CHICAGO – The Chicago Teachers Union’s threat to walk out on students was successful, marking the second time in four years the union has used a teachers strike to pressure city officials into accepting contract terms.
Officials with the CTU and Chicago Public Schools announced a contract agreement after 12 hours of negotiations on Monday, the last day before a scheduled teachers strike set for today, the Chicago Tribune reports.
The tentative deal, which is awaiting approval from union delegates, gives the CTU much of what it wanted in contentious contract talks that have dragged on for nearly two years.
The four year agreement, which is retroactive to the 2015-16 school year, will require the city to continue to contribute 7 percent of teachers’ salaries towards retirement accounts, a massive cost that district officials were working to eliminate. Current employees will be expected to contribute 2 percent toward their retirement, DNAinfo reports.
New employees will be required to pay 9.4 percent of their salaries for retirement, but will receive two 3.5 percent raises in January and July of next year. The deal will also preserve automatic annual step and lane raises, as well as cost of living raises of 2 percent in year three and 2.5 percent in year four of the contract, according to the news site.
“This is not a perfect agreement,” CTU President Karen Lewis said at a press conference. “But it is good for the kids. And good for the clinicians. And good for the teachers, and the paraprofessionals.”
CTU negotiators agreed to increase employee contributions for health insurance by .8 percent, while CPS officials agreed to set aside $7 million to hire more teachers to keep kindergarten through second grade classrooms at a stipulated cap of 32 students.
According to DNAinfo:
In addition, 1,500 teachers will get an incentive to retire early at the end of this school year — an extra $1,500 per year of service to the district. Members of the support staff with 10 years of service will get an extra $750 per year of service if they retire at the end of the year.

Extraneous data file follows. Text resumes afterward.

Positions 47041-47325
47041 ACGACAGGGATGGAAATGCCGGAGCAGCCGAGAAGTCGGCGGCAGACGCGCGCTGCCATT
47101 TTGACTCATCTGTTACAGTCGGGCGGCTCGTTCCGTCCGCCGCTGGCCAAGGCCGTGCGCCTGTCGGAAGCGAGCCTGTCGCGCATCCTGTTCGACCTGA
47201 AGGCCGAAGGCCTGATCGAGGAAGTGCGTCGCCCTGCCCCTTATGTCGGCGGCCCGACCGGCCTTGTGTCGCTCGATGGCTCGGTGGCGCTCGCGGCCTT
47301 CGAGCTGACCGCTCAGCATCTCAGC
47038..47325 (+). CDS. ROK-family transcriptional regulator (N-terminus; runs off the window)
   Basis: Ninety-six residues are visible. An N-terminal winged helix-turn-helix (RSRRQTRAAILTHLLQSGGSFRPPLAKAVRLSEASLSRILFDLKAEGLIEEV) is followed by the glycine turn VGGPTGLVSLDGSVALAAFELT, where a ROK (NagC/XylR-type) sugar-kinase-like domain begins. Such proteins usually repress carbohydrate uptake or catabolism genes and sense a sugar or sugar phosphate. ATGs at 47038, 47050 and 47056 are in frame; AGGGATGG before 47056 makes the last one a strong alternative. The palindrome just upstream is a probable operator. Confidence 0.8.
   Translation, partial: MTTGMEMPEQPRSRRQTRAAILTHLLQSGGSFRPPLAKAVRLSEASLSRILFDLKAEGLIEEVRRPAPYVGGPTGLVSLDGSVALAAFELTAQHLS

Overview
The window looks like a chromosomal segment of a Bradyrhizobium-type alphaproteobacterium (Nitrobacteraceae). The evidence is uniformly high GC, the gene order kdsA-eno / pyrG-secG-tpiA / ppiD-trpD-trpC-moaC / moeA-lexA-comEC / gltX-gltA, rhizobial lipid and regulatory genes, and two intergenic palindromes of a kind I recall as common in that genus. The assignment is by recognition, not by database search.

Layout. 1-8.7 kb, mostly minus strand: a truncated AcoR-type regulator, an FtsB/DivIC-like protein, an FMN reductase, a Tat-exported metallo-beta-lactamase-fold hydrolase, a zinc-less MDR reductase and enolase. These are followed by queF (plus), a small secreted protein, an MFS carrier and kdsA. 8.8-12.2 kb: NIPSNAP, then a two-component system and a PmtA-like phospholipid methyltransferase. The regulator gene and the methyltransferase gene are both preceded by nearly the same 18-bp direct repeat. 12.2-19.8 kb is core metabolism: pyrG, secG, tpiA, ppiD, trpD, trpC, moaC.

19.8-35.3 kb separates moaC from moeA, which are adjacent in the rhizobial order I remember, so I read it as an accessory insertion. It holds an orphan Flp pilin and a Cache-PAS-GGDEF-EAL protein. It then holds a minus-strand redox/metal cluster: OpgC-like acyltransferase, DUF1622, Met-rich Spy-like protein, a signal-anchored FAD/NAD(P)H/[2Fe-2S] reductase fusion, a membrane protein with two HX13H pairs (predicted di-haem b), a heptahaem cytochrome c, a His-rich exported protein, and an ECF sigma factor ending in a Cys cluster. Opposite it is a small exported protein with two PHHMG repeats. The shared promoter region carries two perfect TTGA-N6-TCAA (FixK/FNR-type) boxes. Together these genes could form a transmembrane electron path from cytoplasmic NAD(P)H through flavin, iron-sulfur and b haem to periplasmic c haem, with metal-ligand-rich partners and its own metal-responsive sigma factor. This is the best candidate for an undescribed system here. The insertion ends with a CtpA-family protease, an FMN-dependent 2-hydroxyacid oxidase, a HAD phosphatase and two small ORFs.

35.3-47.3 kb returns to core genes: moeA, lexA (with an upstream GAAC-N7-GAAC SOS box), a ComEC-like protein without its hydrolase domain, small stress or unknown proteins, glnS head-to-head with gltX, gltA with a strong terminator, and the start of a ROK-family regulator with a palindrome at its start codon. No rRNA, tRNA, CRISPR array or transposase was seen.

The deal also includes a pledge to rehire tenured teachers whose positions are eliminated; requires CPS to consult with the union before privatizing any more nurses positions; and establishes more preparation time for teachers during the school day.
Chicago Mayor Rahm Emanuel, Chicago Public Schools chief Forrest Claypool and school board president Frank Clark announced the deal shortly after midnight, as parents waited to hear whether teachers were coming to class on Tuesday.
“The teachers’ hard work will be respected in this contract, and appropriately rewarded,” Emanuel said. “Chicago Public Schools’ finances will be stronger and on firmer ground because of this agreement.
“Parents and taxpayers will be relieved, and more importantly, reassured, that we all came together to work together with a common purpose,” he said, according to the Tribune.
The new contract marks the first since an agreement reached amid a teachers strike in 2012 that closed schools for a week and resulted in double-digit raises for CPS employees. The district has been in perpetual financial crisis for years, largely because of expensive union obligations including automatic raises, health insurance costs, retirement contributions, and other CTU perks.